The Kent County Circuit Court recently held that a contractor that returned to a project to perform repairs lost its lien rights because warranty work does not extend the 90-day timeframe in which a contractor must record its lien. The case provided yet another example of a contractor who thought it recorded its lien within 90 days from completing its work on a project when, in fact, it had not. As a result, the contractor’s claim to foreclose on its lien was dismissed and all that was left was a less powerful breach-of-contract claim.
The contractor performed concrete curb-and-gutter work on a mixed-use project. The contractor thought it had completed its work and submitted its final invoice on November 6. However, the owner was not satisfied with the curb-and-gutter work. As a result, the contractor attempted to repair the curb-and-gutter work on November 20. When the November 6 invoice went unpaid, the contractor recorded its lien on February 13 and identified November 20 as the late date of providing labor or material.
The Court held that the 90-day clock for the contractor to record its lien began to run on November 6—not November 20. Accordingly, the 90-day window to record its lien had closed. The Court’s ruling was grounded in the idea that warranty work does not extend the 90-day period in which to record a lien. The Court observed that the contractor finished its original work as of November 6 and, because it was only returning to “fix” its original work, the contractor did not add any value beyond the completion of the original work. Accordingly, the work performed on November 20 was warranty work and the lien filed in February 13th was 9 days late.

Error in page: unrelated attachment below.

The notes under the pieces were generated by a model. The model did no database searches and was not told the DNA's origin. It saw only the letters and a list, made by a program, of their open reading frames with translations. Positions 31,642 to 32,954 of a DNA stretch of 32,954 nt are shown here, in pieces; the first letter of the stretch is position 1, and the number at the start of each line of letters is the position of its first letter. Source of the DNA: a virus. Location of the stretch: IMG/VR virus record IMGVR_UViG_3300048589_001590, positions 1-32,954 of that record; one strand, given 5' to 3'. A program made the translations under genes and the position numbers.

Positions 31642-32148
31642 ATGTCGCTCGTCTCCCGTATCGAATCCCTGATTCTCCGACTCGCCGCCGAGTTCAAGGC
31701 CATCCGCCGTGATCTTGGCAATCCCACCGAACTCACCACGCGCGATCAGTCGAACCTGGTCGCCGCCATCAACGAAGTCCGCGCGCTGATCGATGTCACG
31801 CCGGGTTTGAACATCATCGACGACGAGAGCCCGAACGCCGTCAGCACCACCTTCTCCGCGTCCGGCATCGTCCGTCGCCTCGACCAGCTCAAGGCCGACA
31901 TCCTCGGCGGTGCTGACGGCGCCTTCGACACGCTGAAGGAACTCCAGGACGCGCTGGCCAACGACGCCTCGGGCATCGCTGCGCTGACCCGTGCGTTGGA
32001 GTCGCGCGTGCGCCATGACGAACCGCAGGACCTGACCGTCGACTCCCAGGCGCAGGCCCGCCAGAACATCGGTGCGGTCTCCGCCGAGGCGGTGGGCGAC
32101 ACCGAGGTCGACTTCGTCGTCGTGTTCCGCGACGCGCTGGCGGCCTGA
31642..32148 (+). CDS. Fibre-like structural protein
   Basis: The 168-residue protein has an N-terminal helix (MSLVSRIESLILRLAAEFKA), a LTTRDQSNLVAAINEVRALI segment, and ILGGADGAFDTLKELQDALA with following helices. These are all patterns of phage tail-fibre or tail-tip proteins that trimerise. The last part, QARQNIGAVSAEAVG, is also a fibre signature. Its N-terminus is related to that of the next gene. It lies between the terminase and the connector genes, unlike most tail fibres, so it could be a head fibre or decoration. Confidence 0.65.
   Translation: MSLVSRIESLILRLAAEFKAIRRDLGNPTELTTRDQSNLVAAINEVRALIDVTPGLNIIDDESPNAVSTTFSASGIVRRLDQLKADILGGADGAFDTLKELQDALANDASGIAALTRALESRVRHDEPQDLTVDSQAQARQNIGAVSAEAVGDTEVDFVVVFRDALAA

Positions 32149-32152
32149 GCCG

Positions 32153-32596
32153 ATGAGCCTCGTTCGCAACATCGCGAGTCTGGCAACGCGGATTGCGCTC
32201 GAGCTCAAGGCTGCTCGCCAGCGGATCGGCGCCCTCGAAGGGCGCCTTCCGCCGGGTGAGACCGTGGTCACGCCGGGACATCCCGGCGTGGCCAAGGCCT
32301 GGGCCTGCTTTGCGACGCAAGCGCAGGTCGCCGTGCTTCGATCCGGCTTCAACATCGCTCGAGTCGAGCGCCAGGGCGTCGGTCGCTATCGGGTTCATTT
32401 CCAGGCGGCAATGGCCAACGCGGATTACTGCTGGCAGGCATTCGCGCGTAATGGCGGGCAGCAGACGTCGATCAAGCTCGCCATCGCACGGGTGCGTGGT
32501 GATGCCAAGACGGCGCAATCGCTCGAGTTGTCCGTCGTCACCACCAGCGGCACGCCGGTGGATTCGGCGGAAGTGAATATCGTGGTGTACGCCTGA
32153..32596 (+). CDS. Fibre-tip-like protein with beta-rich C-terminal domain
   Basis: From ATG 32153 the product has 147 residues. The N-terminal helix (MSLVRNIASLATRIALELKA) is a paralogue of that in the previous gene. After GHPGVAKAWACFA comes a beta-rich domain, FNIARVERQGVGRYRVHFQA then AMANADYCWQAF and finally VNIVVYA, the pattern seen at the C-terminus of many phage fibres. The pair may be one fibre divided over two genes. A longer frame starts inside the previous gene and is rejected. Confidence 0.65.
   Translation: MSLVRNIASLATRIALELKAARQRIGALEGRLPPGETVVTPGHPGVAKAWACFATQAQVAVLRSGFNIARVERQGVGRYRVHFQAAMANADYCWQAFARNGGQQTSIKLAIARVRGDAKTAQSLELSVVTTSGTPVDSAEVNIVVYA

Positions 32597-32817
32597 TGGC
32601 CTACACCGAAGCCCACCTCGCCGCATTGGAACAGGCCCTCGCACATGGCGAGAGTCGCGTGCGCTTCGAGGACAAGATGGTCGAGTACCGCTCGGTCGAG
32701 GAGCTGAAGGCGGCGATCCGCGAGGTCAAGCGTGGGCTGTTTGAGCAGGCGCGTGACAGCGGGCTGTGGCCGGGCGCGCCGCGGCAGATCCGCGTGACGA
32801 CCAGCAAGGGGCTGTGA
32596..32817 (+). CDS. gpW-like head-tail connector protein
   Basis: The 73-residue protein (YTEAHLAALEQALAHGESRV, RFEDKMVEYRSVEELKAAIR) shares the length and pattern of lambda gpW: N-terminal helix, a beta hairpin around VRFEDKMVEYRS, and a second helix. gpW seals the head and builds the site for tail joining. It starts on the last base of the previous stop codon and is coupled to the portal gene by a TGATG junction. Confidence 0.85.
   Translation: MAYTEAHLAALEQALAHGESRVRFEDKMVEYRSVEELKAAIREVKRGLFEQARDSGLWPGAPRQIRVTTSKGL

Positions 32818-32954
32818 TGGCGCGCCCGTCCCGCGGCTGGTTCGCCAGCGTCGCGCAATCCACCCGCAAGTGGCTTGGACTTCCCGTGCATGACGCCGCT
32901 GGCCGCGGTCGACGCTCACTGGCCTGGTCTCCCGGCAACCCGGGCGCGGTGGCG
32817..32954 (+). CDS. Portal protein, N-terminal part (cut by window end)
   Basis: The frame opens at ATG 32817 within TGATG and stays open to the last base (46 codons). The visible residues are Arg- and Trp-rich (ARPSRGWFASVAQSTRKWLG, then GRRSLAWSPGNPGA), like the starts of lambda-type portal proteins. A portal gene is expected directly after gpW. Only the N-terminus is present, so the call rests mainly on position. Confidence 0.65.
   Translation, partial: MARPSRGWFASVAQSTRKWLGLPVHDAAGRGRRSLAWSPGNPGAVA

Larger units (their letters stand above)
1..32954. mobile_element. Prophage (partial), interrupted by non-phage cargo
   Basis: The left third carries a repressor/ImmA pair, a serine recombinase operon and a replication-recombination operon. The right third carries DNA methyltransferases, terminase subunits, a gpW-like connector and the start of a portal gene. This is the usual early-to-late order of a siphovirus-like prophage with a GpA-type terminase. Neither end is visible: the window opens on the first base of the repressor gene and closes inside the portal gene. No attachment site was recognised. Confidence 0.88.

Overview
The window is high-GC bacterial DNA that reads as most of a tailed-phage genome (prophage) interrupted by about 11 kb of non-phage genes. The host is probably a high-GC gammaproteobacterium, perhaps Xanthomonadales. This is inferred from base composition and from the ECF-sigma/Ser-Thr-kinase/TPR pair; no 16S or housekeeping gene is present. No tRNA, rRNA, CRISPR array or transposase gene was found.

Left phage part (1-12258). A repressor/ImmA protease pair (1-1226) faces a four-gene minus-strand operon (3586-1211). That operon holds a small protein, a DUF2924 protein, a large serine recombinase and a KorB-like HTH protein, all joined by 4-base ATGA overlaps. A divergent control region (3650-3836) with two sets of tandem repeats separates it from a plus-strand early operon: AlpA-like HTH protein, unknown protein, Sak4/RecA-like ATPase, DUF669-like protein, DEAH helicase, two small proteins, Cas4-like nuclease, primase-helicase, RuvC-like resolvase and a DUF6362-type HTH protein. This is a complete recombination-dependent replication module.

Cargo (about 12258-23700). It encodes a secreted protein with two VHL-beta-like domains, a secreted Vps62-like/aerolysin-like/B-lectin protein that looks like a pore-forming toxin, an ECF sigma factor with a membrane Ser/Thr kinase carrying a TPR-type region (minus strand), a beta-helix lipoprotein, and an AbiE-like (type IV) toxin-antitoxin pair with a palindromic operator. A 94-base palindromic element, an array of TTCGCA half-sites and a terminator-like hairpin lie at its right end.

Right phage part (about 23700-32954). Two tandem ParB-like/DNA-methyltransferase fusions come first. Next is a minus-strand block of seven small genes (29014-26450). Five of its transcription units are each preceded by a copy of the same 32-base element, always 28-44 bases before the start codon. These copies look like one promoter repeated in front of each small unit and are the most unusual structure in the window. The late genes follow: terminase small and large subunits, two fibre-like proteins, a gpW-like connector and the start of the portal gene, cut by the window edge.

So what should the contractor have done differently?
First, the contractor should have given itself more of a cushion when recording its lien. In this example, it had become clear prior to February that the contractor was not going to be paid for what the owner considered to be defective work. At that point, the contractor should have recorded its lien to remove the possibility that any technicalities regarding the timing of its lien could impact the lien’s validity.
Second, the contractor should have understood that when it sent its final invoice, it was representing to the owner that its work was complete. From that point, any work that the contractor performed to correct its original work did not add new value to the project—it only attempted to restore the project to what was originally promised.
Third, to the extent that the contractor disagreed that its repair work was not warranty work, it should have made it clear to the owner at the time and in writing. After-the-fact rationalizations of why the contractor returned to repair its original work were not sufficient in the face of the final invoice that was submitted at the time. If there were any doubt about why the contractor was returning to perform work on November 20, it should have communicated its intentions to the owner at that time to at least create a question of whether the subsequent work was original or warranty work.